PRO TIP: When soldering, high heat for a shorter period of time is better than lower heat for an extend time. I set my soldering iron to 450° C. Keep your soldering under 3 seconds. If you don't make a good joint, pull back, let it cool for a ten count, and try again. Following this will ensure you don't burn the coils on your drivers.
  • Reattach the wooden housing to check fit.
  • If you find that you've made the cavity on the wooden housing too wide, you can use Sugru to fill the gaps. Sugru is mouldable and will harden to a tough rubber material once it cures for 24 hours.
STEP 3 - CABLE ASSEMBLY: The disconnected cable will need 3.5mm plugs to connect into the headphones. Prepare the cable by inserting the following components in this specific order before soldering everything together:
  1. 3.5mm connector plug sleeve
  2. Rubber cable tension guard from STEP 1
  3. 3/4" length shrink tube insulator
Failing to do those steps before soldering the plug onto the cable will be a nightmare for you.
Once the cable is prepared, go ahead and start assembling the termination points.
  1. Solder the brown ground wire to the sleeve pin.
  2. Solder the coloured wire to the tip pin.
  3. Pull the braided cable fabric sleeve up to the soldering pins
  4. Slide the shrink tube up to the plug assembly using half the length to cover the soldered points. This will secure the braided fabric and prevent it from being pulled down.
  5. Slide the rubber guard and the plug sleeve up to finish the connector assembly.
  6. Repeat these steps for both Left and Right termination points.

STEP 4 - COMPLETE ASSEMBLY: Once all the wiring and assembly of the driver components and cables are complete, it's time to put the whole thing together and then you're done!

I put red electrical tape over the right connector plug just to make it easier to distinguish which plug goes to which cup. I also took the opportunity to shorten the cable for desk listening and made the excess cable into an extension by adding a female 3.5mm jack.
Here's a bigger picture of the completed modification:
I hope this was helpful for people. Good luck on modifying your Fostex TH-X00!

Sep 10, 2021
From someone with an electronics background, I commend you for the excellent tutorial! This is very, very good stuff, and I would love to see more of it on Drop for the community to ‘digest.’ I’m working on an informational article right now on proper volume leveling when adding a preamp to the headphone signal chain. Of course it’s going to be chock-full of nerdy good stuff that we all could geek-out on, but more importantly it’s going to be useful too! I guess that’s why I applaud this tutorial so much, it’s not only useful, but to the point and very well presented! Phenomenal job!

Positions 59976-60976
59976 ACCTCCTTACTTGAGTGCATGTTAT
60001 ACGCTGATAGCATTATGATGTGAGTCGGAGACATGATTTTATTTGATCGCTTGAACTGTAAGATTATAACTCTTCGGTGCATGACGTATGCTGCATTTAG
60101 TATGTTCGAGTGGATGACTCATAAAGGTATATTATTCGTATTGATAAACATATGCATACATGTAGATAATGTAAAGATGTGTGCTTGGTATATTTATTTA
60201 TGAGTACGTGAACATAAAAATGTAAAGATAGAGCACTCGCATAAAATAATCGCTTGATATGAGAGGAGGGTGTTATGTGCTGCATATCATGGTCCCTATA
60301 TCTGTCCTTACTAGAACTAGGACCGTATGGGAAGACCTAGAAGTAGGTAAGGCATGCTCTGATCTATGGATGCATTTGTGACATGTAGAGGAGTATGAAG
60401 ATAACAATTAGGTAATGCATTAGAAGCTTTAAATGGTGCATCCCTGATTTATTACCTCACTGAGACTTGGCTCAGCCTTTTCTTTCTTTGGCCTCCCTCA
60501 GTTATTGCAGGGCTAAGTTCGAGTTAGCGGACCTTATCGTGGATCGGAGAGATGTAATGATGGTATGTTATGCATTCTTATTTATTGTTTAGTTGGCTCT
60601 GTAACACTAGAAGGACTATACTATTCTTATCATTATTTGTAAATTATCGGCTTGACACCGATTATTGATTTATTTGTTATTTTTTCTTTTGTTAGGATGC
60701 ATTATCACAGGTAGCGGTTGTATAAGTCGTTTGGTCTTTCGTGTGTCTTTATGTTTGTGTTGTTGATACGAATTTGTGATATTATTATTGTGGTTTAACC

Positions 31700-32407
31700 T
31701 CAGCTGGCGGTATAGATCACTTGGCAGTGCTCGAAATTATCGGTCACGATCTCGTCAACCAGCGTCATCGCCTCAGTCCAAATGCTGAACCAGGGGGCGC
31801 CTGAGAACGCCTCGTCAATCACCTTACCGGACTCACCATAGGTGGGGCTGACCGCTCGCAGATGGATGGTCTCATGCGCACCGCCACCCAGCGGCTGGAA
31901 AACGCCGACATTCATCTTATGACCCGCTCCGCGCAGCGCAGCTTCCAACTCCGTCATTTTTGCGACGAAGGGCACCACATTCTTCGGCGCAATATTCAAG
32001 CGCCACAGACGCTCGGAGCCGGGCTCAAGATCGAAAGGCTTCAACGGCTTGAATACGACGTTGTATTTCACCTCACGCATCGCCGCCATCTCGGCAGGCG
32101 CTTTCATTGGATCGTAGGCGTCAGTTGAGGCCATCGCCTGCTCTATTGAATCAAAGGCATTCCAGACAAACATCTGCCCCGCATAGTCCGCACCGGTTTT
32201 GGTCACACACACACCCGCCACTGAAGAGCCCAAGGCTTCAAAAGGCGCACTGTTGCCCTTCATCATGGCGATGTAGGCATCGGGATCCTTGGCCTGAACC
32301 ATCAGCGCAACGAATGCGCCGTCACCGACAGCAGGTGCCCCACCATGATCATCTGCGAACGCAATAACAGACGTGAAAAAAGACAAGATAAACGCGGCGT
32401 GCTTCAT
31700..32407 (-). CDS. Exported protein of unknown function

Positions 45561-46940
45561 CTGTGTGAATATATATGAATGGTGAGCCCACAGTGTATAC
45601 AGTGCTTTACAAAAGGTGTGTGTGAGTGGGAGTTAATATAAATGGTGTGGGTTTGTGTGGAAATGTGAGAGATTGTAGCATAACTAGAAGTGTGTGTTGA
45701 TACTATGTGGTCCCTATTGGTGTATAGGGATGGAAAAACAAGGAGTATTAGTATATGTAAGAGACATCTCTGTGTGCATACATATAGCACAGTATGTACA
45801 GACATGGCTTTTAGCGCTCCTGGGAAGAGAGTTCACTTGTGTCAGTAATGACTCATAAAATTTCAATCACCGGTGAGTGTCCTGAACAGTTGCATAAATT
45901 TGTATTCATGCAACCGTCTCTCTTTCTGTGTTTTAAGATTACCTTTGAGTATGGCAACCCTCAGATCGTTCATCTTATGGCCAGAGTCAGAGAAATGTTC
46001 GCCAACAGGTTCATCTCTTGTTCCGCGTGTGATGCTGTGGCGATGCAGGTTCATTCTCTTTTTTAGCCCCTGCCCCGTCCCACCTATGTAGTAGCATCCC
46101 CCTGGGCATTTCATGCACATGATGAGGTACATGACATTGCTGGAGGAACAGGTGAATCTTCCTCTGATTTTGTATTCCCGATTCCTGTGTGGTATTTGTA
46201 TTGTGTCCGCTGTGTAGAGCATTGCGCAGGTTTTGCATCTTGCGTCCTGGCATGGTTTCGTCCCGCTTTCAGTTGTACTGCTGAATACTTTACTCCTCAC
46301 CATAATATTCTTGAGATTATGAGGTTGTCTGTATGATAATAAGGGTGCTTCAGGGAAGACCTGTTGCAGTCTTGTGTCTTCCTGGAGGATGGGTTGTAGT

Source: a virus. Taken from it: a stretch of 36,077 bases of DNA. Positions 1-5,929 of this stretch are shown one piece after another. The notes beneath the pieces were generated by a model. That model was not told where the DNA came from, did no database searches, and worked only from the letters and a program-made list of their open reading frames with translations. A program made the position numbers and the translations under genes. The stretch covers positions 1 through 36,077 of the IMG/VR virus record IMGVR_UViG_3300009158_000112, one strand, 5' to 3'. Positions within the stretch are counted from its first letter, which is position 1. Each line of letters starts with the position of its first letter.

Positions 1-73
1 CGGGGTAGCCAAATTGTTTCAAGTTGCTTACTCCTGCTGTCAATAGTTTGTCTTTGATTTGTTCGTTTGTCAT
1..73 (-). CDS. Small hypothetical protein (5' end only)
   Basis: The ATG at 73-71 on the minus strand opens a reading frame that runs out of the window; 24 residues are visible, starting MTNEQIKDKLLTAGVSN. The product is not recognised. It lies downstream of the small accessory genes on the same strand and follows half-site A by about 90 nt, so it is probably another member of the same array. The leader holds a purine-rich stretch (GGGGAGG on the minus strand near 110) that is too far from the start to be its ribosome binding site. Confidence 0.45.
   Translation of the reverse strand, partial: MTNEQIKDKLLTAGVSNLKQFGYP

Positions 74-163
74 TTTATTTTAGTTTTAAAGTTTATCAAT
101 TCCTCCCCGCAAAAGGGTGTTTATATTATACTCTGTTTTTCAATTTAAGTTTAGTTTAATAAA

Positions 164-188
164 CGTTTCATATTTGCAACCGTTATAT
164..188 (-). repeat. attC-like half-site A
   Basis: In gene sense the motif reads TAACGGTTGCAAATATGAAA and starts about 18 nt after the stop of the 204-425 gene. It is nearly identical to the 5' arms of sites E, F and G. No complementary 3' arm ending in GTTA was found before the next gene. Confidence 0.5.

Dec 4, 2019
I did this mod and it kinda works. My problem is my dog chew through the original cable, so I purchased this cable However, it will not work. If I use a 3 pole 3.5mm and connect to my phone and to one ear cup it works. Or if I pull the aftermarket cable and hold them loose I can get sound that way out of both cups. Is there another cable I can use? Or do I need to get an adapter? Kinda wish I went with a different female plug now. :(
Jun 17, 2020
Medieval_Wolflol im having the exact same problem edit: to fix it you need to re-solder the non working driver baffle to the female connector. the ground is correct but the other wire isn't
Mar 11, 2019
For the dremel sanding band, did you just use a quarter inch diameter or something else? Thanks!
Apr 15, 2019
Hey sorry, I haven't been on Massdrop for almost a year haha. Just saw this. And, nah. I don't do it as a service. To be honest, this was my first time attempting a mod on headphones ever. Haha.
Sep 10, 2021
I’m liking this because the comment doesn’t suck, but even more importantly — I freaking love the Thundercats logo as I grew up with them — And, if that’s not worth a +1, well, I really dunno what is?! 😂 Now, onto something a bit more sensible and on the subject: I actually would recommend getting a few cheap pairs of headphones to ‘practice’ on, along with some solid 3.5mm jacks and other hardware that you could ‘re-use’ when practicing. The headphones you would buy to learn on should literally be “throw away” quality, the hardware materials should be of decent quality, so you could re-use them without spending a small bundle of cash. Like most things, this type of job comes down to two things: (1) practice and (2) muscle memory. The application is very similar regardless of which kind of headphones you attempt to work on, but after doing this a few times, you will absolutely get comfortable enough to try your luck on better cans. For your first pair of ‘real world’ headphones, I’d recommend using something like a Koss KPH30i as the factory cable is s*** aside from being ridiculously short. The headphones are otherwise a very solid pair! I think you would find great pleasure upgrading one that you could use, and for $30 or so, if you screw up, it’s not like you butchered a Sennheiser HD 58X or 6XX! I am actually planning on doing a KPH30i myself in the hopefully near future. I love the sound, but despise the cable! I just need to find some time to do the project. Best of luck, and be well! ✌️
Jun 4, 2018
This is incredible! Thank you kindly for putting together good sir!
Jun 4, 2018
ltopperNo worries! It was a fun project - the modding and the write-up
Jun 3, 2018
I didnt want to physically modify the structure and wanted an option to fully reverse the mod so I used this mmcx connector.
Sep 24, 2020
Nope. And it shouldnt unless you are using bad cables. Or maybe you are using an impedance adapter?
Sep 24, 2020
The FIIO adapter I use did not show any volume difference.